What makes a good car?

Glaskowsky muses on automotive technology.

I should write more here about cars. I certainly talk about cars more than enough with friends and coworkers. I've written for the BMW Car Club of America's Roundel Magazine, but somehow my dream job in automotive journalism never materialized...

Good cars are safe, fast, affordable to purchase, economical to operate, reliable, capacious, comfortable, and attractive.

No, of course you can't get all of those characteristics in one car; each conflicts with one or more of the others. Safe and fast, for example... obviously incompatible, right? Well, no. Not at all. The only thing that makes a fast car unsafe is a loose nut behind the wheel. All else being equal, a faster car is safer. A well-designed fast car can accelerate and steer away from trouble and brake to a stop before getting into trouble.

But some cars are unquestionably better at balancing these potential conflicts. Here's how I shop for a car:

  • I define my absolute requirements (four seats, headroom, etc.), which define the set of candidates.
  • I sort the candidates in order of price.
  • I decide my priorities among the features I'm looking for.
  • I find the least expensive car that meets my minimum standards for the most important feature or two, then climb the price list. I ignore any car that doesn't improve on the important features, then consider whether the extra price is worth the improvement.

This process usually leaves me with a car that is the best of its type within a fairly wide price range. The third-best car of some type may be significantly cheaper than the best car of that type, but in my experience, it will come with compromises that make it ultimately undesirable.

My last three cars were the 1992 Nissan Maxima SE, the 1998 BMW 540iA Sport, and the 2002 BMW M3. I still have the 540, and I continue to be amazed by how effective it is in so many categories. It's fast-- I've driven it at an indicated 155 mph on the Autobahn in Germany (see the video here; that's a 4.9MB QuickTime movie)-- and nimble enough to beat a lot of genuine sports cars around California racetracks such as Laguna Seca and Sears Point (that is, Mazda Raceway Laguna Seca and Infineon Raceway at Sears Point).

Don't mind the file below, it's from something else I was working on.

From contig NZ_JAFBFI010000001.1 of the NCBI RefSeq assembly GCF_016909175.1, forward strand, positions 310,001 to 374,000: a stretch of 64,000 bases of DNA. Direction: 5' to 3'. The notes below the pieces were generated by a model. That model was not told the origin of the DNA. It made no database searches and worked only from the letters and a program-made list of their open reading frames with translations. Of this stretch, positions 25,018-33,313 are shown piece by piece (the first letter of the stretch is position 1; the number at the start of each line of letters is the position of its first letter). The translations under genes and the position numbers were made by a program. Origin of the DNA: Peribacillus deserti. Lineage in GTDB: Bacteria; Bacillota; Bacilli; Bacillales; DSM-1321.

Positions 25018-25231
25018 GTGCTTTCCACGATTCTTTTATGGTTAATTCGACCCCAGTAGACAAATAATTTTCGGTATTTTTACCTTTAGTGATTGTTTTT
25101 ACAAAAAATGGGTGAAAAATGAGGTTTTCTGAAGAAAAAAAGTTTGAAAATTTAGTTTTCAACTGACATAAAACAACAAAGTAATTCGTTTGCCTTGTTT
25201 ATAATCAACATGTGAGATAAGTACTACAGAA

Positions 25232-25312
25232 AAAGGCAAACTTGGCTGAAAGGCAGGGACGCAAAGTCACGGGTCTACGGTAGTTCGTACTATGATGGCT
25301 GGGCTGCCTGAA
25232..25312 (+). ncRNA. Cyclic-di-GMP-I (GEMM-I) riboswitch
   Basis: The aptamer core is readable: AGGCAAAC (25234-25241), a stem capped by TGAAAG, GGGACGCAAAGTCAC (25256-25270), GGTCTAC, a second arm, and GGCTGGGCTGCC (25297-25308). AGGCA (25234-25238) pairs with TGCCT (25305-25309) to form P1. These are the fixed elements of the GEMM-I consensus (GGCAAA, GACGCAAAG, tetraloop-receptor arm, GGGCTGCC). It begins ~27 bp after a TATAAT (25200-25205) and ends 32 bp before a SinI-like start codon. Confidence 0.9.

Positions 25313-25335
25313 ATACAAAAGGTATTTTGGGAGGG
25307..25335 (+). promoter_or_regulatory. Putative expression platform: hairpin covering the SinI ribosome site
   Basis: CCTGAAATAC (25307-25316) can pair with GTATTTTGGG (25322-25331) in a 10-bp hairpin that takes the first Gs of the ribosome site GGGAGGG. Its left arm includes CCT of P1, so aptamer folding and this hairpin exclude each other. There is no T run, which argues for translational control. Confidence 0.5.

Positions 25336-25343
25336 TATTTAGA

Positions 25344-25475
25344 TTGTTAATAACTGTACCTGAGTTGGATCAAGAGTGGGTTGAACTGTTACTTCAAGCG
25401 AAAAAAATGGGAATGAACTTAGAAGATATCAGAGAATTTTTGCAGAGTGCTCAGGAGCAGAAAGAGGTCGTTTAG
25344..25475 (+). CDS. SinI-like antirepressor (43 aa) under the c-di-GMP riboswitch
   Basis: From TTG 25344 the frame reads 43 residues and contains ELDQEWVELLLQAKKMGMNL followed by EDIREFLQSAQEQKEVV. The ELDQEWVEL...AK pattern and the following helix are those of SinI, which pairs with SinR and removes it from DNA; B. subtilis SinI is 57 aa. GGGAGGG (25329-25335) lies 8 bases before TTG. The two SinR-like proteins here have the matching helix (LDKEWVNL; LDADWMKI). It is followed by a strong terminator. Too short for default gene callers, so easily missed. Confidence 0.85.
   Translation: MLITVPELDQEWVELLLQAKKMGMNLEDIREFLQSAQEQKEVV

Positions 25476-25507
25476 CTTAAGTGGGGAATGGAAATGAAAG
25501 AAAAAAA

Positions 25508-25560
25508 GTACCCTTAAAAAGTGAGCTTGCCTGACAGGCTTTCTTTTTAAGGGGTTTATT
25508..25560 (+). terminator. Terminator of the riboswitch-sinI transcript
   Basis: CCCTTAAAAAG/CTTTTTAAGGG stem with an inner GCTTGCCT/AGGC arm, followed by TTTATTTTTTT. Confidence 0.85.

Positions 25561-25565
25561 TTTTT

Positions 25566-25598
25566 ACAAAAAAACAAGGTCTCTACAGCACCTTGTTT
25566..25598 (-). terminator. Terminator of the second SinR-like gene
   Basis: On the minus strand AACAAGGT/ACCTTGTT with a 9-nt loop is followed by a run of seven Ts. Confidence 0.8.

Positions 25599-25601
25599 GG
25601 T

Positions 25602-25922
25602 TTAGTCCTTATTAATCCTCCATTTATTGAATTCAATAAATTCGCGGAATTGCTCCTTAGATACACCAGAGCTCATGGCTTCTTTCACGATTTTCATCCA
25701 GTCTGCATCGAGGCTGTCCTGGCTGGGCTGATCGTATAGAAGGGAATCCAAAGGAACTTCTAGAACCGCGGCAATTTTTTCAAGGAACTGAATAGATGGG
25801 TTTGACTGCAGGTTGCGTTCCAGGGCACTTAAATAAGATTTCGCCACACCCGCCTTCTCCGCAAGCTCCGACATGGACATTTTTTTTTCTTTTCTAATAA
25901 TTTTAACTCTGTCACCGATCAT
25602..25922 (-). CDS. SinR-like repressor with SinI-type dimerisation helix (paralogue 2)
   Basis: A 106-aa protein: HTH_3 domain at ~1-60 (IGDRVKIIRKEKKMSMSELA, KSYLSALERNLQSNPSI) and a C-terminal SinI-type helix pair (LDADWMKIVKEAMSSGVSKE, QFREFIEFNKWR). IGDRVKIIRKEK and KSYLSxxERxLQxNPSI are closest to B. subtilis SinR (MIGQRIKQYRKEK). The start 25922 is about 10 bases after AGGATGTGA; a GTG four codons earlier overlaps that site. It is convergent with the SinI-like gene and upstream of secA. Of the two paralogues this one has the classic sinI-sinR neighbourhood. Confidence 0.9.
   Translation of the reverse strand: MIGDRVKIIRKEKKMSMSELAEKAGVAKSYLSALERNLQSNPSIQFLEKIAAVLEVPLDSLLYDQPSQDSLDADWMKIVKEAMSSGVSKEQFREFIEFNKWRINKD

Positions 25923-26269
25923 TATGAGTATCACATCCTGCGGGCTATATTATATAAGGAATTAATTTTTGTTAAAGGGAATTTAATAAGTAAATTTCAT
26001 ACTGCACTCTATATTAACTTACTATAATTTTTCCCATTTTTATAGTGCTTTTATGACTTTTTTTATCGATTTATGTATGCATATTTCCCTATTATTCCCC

I had planned to buy a new BMW M5 through the company's European Delivery program and join the International Drivers Training Course at the Nürburgring Nordschleife in August (also see Ben Lovejoy's most excellent Nürburgring site here). I did the same thing when I bought the M3, and wow, it was an amazing experience. Alas, I wasn't able to confirm the order for the car before the March deadline for course registration, so I had to let it go. Next year I'll try again.

In future blog entries I'll explain some of the interesting technologies that go into modern automotive design and address controversial questions such as: why engine torque doesn't matter, why unibody construction will give way to new methods as composite materials become more affordable, and why microprocessors will eventually get the final word in driving your car.

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Tech Culture
About the author

    Peter N. Glaskowsky is a computer architect in Silicon Valley and a technology analyst for the Envisioneering Group. He has designed chip- and board-level products in the defense and computer industries, managed design teams, and served as editor in chief of the industry newsletter "Microprocessor Report." He is a member of the CNET Blog Network and is not an employee of CNET. Disclosure.

     

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